a ladle or ladlelike utensil, especially a small, deep-sided shovel with a short, horizontal handle, for taking up flour, sugar, etc.
a utensil composed of a palm-sized hollow hemisphere attached to a horizontal handle, for dishing out ice cream or other soft foods.
a hemispherical portion of food as dished out by such a utensil: two scoops of chocolate ice cream.
the bucket of a dredge, steam shovel, etc.
Surgery. a spoonlike apparatus for removing substances or foreign objects from the body.
a hollow or hollowed-out place.
the act of ladling, dipping, dredging, etc.
the quantity held in a ladle, dipper, shovel, bucket, etc.
Journalism. a news item, report, or story first revealed in one paper, magazine, newscast, etc.; beat.
Informal. news, information, or details, especially as obtained from experience or an immediate source: What's the scoop on working this machine?
a gathering to oneself or lifting with the arms or hands.
Informal. a big haul, as of money.
Television, Movies. a single large floodlight shaped like a flour scoop.
verb (used with object)
to take up or out with or as if with a scoop.
to empty with a scoop.
to form a hollow or hollows in.
to form with or as if with a scoop.
to get the better of (other publications, newscasters, etc.) by obtaining and publishing or broadcasting a news item, report, or story first: They scooped all the other dailies with the story of the election fraud.
to gather up or to oneself or to put hastily by a sweeping motion of one's arms or hands: He scooped the money into his pocket.
verb (used without object)
to remove or gather something with or as if with a scoop: to scoop with a ridiculously small shovel.

1300–50; (noun) Middle English scope < Middle Dutch schōpe; (v.) Middle English scopen, derivative of the noun

scooper, noun
outscoop, verb (used with object)
underscoop, noun
underscoop, verb (used with object)
unscooped, adjective
Dictionary.com Unabridged
Based on the Random House Dictionary, © Random House, Inc. 2015.
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World English Dictionary
scoop (skuːp)
1.  a utensil used as a shovel or ladle, esp a small shovel with deep sides and a short handle, used for taking up flour, corn, etc
2.  a utensil with a long handle and round bowl used for dispensing liquids
3.  a utensil with a round bowl and short handle, sometimes with a mechanical device to empty the bowl, for serving ice cream or mashed potato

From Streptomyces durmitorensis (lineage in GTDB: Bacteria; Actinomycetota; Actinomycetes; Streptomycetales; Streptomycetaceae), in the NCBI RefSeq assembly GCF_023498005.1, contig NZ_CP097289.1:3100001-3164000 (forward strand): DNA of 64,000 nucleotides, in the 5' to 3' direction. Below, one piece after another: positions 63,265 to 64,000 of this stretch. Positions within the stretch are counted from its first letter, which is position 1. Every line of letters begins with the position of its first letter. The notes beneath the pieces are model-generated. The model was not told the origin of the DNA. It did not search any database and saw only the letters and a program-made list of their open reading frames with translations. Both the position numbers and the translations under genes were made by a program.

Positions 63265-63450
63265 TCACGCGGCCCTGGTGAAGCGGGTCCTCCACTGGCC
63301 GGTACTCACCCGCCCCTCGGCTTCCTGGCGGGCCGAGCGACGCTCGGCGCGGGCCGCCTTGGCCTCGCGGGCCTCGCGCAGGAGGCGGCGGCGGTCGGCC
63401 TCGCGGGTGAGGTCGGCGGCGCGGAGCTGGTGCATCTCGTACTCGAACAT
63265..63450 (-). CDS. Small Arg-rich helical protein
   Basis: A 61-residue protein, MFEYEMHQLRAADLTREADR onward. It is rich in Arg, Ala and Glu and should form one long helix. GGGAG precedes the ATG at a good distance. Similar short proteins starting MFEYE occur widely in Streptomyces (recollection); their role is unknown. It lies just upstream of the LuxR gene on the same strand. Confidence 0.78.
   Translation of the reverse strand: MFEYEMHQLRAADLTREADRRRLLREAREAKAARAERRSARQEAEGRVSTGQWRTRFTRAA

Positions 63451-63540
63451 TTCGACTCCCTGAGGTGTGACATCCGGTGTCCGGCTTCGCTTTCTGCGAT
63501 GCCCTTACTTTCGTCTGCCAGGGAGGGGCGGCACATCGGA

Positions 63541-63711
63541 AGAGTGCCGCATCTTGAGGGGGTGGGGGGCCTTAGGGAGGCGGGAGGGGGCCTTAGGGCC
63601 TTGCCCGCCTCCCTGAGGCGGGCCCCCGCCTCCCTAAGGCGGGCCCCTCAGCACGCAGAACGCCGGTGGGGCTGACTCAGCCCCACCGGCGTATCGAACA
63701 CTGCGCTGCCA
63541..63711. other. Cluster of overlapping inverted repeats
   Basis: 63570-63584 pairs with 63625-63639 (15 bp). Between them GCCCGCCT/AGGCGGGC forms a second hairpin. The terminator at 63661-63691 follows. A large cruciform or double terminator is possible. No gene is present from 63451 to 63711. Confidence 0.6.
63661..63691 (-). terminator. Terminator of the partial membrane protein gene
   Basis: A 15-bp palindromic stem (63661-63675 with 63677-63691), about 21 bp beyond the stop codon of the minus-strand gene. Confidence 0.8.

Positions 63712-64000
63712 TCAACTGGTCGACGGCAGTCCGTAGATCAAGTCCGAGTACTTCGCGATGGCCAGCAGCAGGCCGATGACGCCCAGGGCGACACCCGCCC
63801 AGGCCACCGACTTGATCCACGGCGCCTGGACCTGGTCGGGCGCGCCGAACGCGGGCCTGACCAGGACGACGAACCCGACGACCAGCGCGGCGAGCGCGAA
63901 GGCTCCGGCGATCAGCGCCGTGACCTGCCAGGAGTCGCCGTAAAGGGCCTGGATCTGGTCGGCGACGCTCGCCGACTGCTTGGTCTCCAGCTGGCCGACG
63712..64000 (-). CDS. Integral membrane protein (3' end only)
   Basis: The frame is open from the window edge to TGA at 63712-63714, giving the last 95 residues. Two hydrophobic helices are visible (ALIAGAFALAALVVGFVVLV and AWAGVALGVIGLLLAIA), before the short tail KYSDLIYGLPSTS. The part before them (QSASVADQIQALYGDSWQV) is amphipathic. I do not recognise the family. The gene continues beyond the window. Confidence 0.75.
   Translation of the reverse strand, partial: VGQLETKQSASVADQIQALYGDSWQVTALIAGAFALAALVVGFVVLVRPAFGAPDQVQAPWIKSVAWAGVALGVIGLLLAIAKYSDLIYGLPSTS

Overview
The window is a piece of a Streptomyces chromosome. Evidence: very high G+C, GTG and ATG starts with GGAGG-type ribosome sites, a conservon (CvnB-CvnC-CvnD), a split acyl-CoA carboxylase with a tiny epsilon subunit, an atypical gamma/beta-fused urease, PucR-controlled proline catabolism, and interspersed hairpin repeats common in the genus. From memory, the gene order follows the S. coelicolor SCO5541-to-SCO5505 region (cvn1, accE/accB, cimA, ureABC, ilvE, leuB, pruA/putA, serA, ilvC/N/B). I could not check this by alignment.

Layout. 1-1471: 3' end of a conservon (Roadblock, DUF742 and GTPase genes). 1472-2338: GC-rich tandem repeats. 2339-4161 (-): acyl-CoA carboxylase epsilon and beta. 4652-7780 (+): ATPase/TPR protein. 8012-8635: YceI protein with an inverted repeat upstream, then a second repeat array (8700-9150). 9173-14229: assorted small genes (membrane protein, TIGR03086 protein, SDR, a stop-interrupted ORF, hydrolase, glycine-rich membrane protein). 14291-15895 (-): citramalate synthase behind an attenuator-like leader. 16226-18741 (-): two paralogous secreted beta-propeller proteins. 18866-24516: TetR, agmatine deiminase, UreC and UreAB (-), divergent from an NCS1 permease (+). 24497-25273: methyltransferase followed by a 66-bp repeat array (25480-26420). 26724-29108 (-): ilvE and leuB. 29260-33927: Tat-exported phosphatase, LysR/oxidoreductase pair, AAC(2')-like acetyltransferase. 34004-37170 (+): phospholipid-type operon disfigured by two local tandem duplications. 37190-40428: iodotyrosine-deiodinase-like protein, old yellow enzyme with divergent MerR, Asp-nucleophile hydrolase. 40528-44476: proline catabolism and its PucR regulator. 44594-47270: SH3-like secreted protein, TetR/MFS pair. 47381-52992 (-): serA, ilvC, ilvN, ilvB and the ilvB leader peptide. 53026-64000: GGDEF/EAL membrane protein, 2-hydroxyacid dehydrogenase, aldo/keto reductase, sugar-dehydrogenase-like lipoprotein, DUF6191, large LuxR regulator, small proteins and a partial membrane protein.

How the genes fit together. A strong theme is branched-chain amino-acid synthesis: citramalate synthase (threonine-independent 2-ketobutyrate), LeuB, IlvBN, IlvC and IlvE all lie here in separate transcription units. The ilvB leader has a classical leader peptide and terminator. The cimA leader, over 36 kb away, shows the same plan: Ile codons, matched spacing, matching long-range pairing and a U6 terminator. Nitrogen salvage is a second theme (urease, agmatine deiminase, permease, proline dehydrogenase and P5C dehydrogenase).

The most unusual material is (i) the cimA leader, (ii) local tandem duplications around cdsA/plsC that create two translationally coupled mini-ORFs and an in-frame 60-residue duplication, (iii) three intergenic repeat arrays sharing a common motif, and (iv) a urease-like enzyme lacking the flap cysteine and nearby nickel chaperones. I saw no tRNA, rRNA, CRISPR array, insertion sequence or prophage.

4.  anything that resembles a scoop in action, such as the bucket on a dredge
5.  a spoonlike surgical instrument for scraping or extracting foreign matter, etc, from the body
6.  the quantity taken up by a scoop
7.  the act of scooping, dredging, etc
8.  a hollow cavity
9.  slang a large quick gain, as of money
10.  a news story reported in one newspaper before all the others; an exclusive
11.  any sensational piece of news
12.  (often foll by up) to take up and remove (an object or substance) with or as if with a scoop
13.  (often foll by out) to hollow out with or as if with a scoop: to scoop a hole in a hillside
14.  to win (a prize, award, or large amount of money)
15.  to beat (rival newspapers) in uncovering a news item
16.  sport to hit (the ball) on its underside so that it rises into the air
[C14: via Middle Dutch schōpe from Germanic; compare Old High German scephan to ladle, German schöpfen, Schaufelshovel, Dutch schoep vessel for baling]

Collins English Dictionary - Complete & Unabridged 10th Edition
2009 © William Collins Sons & Co. Ltd. 1979, 1986 © HarperCollins
Publishers 1998, 2000, 2003, 2005, 2006, 2007, 2009
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Word Origin & History

early 14c., "utensil for bailing out" (n.), also (v.) "to bail out;" from M.Du. schope "bucket for bailing water," from W.Gmc. *skopo (cf. M.L.G. schope "ladle"), from P.Gmc. *skop-, from PIE *(s)kep- "to cut, to scrape, to hack." Also from Low Ger. scheppen (v.) "to draw water," from P.Gmc. *skuppon,
from PIE root *skub- (cf. O.E. sceofl "shovel," O.S. skufla; see shove). The journalistic sense of "news published before a rival" is first recorded 1874, Amer.Eng., from earlier commercial slang sense of "appropriate so as to exclude competitors" (c.1850).
Online Etymology Dictionary, © 2010 Douglas Harper
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